How Not To Die While Enjoying your Motorcycle

Street motorcyclists: this book may change the way you think, plan, focus and ride your bike. It suggests that: "Nearly all motorcycle accidents are the 'fault' of the rider" – in that all too many bikers often unknowingly put themselves in entirely-avoidable harm's way, just for lack of knowledge. In highly readable form, This book supplies that knowledge – for thrilling yet much safer riding More
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About Berkeley F. Fuller-Lewis

Berkeley F. Fuller (now “hyphenated” with his spouse’s former last name to Fuller-Lewis), was born into a career Navy family which bestowed on its two kids a weird genetic mix of New England Yankee (“Crankee”)-dom and Poor-But-Noble Virginia “blood,” (more of the former than the latter!)

Being a Navy Brat meant constant changes of locales, homes, schools but usually not of “friends,” since even then Berkeley was an extreme oddball as well as excruciatingly shy and thus rarely had “friends” of much merit to lose!

Fortunately however, his father finally retired and Berkeley got settled in one place for all of High School. He was sent to a superb public one which taught him extremely well how to read, research, love the arts, think and write. And again the gods smiled! For those skills led to his (shocking to him) admission to Harvard College, from which (even more shocking) four years later he graduated!

Whereupon, having cluelessly Not Noticed the Vietnam War then raging, he barely avoided becoming Army cannon fodder, instead doing a dicey end-run (enlisted) into the U.S. Air Force. There after a few months of comic mis-adventures, it noticed his skills and actually put him into the perfect job: as a B-52 bomber unit Historian with the then-fabled Strategic Air Command.

In that four-year gig, Berkeley interviewed everyone from General officers to aircraft mechanics, data-gathered and wrote full time, published quarterly top secret tomes and learned much more about research, writing and dodging arcane “political” bullets—all while still documenting a balanced view of reality. In short, there he discovered his unique gift for absorbing, culling and accurately summarizing vast amounts of complex information. Heady stuff for a 25-year old!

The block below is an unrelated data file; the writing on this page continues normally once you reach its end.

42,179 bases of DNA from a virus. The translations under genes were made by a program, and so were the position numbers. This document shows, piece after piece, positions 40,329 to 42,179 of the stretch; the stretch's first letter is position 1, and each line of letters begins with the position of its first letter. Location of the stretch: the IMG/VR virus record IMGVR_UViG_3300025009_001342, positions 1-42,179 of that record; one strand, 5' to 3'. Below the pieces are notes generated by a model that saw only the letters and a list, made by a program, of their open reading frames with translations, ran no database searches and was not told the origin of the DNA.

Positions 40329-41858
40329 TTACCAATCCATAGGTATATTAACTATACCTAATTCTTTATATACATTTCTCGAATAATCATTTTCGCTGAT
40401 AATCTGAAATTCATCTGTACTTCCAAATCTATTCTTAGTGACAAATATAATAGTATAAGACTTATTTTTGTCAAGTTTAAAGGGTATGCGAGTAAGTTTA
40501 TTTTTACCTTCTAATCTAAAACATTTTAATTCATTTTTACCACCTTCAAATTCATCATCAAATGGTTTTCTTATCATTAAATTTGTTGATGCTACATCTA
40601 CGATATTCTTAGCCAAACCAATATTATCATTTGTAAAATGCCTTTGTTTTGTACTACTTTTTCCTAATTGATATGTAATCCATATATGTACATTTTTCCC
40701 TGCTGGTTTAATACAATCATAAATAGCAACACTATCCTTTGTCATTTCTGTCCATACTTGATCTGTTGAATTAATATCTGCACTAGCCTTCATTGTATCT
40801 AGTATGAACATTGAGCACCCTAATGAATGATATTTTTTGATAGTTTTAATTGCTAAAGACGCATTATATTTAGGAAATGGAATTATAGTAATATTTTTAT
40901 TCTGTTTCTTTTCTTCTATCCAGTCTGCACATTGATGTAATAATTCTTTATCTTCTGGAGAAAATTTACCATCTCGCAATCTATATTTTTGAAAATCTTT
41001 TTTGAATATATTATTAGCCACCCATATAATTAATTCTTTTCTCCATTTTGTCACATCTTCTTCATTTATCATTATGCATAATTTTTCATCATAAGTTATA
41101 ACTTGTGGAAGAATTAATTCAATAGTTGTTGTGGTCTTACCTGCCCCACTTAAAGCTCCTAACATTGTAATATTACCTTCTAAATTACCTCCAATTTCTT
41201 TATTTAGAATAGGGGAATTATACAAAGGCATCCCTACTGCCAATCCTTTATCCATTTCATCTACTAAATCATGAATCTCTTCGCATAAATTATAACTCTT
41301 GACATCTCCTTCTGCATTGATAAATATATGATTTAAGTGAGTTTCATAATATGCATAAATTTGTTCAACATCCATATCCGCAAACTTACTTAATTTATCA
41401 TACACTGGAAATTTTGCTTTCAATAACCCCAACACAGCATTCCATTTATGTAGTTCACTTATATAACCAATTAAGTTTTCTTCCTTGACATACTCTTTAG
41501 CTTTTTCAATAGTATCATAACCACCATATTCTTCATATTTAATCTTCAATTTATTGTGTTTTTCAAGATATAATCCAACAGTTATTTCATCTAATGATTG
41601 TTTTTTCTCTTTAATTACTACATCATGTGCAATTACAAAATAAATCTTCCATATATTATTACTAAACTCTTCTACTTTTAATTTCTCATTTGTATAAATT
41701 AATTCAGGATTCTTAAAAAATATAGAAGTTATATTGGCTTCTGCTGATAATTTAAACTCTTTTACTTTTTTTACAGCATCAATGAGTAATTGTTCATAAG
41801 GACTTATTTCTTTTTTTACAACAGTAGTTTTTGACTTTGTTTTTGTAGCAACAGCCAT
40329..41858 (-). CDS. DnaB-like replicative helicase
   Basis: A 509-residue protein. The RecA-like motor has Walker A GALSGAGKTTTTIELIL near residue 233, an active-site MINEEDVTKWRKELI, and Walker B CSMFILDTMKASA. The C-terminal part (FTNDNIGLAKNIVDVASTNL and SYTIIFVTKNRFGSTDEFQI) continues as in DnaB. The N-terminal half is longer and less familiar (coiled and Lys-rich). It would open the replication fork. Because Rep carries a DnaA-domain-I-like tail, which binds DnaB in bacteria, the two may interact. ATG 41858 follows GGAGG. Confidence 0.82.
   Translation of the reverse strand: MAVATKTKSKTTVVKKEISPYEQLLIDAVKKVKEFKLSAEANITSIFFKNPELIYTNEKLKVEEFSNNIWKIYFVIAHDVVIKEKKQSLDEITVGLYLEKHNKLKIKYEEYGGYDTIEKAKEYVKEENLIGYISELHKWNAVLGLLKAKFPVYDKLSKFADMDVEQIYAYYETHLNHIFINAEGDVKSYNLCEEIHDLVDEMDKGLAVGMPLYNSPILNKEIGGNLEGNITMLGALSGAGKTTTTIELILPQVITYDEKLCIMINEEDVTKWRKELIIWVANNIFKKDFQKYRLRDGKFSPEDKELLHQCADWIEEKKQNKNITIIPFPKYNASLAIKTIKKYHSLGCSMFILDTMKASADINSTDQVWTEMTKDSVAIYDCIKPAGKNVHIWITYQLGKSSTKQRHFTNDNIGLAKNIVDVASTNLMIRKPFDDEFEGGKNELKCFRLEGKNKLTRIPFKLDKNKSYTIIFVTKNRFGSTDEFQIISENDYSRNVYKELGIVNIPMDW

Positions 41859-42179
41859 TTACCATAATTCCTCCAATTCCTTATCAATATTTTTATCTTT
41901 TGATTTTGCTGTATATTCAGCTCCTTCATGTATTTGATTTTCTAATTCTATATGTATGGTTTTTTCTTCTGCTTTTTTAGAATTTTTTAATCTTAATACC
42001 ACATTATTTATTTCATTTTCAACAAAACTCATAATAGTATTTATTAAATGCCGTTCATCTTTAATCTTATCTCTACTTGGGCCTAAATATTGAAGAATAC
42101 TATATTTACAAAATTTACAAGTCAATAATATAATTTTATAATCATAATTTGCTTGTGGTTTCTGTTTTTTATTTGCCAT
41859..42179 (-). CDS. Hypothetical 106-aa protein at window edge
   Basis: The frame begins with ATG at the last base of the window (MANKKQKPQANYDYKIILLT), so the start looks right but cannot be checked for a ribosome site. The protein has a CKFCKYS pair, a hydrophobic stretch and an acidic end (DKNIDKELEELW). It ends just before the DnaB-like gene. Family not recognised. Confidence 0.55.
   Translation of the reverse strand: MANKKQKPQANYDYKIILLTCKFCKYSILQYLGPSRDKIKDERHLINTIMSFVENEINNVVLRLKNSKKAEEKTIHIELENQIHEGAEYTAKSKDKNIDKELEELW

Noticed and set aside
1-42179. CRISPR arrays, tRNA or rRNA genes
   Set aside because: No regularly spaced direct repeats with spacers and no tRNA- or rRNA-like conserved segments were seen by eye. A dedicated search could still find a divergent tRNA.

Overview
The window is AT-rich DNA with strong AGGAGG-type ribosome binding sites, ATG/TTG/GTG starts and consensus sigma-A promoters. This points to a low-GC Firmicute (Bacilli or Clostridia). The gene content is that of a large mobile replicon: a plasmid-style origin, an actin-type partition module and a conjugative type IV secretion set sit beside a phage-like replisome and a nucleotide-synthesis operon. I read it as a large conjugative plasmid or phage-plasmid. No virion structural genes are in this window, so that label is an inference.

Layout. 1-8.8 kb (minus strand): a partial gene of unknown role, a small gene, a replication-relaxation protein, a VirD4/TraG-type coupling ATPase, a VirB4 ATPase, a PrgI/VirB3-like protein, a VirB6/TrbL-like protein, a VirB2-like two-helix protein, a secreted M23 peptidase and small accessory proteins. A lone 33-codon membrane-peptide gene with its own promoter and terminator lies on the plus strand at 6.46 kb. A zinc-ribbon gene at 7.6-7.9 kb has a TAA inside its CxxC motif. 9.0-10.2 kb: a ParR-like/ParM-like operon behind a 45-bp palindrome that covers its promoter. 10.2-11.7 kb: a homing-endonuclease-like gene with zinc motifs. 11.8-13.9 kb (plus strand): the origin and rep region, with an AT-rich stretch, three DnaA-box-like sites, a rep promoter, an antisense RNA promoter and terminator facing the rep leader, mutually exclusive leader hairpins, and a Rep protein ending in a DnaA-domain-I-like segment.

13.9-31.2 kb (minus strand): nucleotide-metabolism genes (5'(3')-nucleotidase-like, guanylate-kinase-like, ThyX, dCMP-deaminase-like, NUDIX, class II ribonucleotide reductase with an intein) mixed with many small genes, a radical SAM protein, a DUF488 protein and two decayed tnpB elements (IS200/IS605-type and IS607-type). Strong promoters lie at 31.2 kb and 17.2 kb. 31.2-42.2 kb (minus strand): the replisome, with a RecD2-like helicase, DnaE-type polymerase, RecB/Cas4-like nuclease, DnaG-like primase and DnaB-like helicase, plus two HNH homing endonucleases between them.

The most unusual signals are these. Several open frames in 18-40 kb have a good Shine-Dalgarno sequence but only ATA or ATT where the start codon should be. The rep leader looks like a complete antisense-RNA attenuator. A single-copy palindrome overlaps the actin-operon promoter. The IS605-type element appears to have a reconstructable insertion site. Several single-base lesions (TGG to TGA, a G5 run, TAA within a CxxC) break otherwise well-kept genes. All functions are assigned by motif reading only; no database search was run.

Post-military, he “used” the above skills to boringly coast along through a variety of frustrating, venal, lowlife gigs—working in various advertising agencies as a writer, then salesman (oh, right “Account Executive).” Re: that he quips: “Selling advertising seems the closest thing there is to pure con-artistry. That’s because (a) there’s often no “there, there” (no real product of value), and also the clients—while gut-level knowing that—also (b) believe that they HAVE to pay for advertising, since it’s the Thing To Do. It was so strange working in a situation where no one has their heart in anything and yet it’s VERBOTEN to ever comment on that!

Subsequent research / writing / management gigs (years-long each) included helping run a law firm, doing the marketing for a large clinic and hospital, and then—raising himself to an even higher level of incompetence—taking a crack at being a startup company founder (multi-tasking entrepreneur). The latter effort, both idealistic and full of potential, was effectively sandbagged in 2008, when that cadre of criminals known as “Wall Street” extended their lunatic/reckless gambling “a bridge too far”—crashing the entire economy and spooking away one final badly needed tranche of investors.

Meanwhile and all across his mortgage-paying “career,” Berkeley wrote “on his own”—poetry, short stories, a “tell-all” memoire, plus endless other creative projects. “Oscar—the tramp who was a Prince” is one of the latter, commemorating one of the most beautiful souls ever met on this earth, one in feline form.

He lives (and writes) today with the “husband of his dreams”—another artist, musician, writer and editor—in a tiny Oregon town, far from the madding crowd and in personal and artistic bliss!

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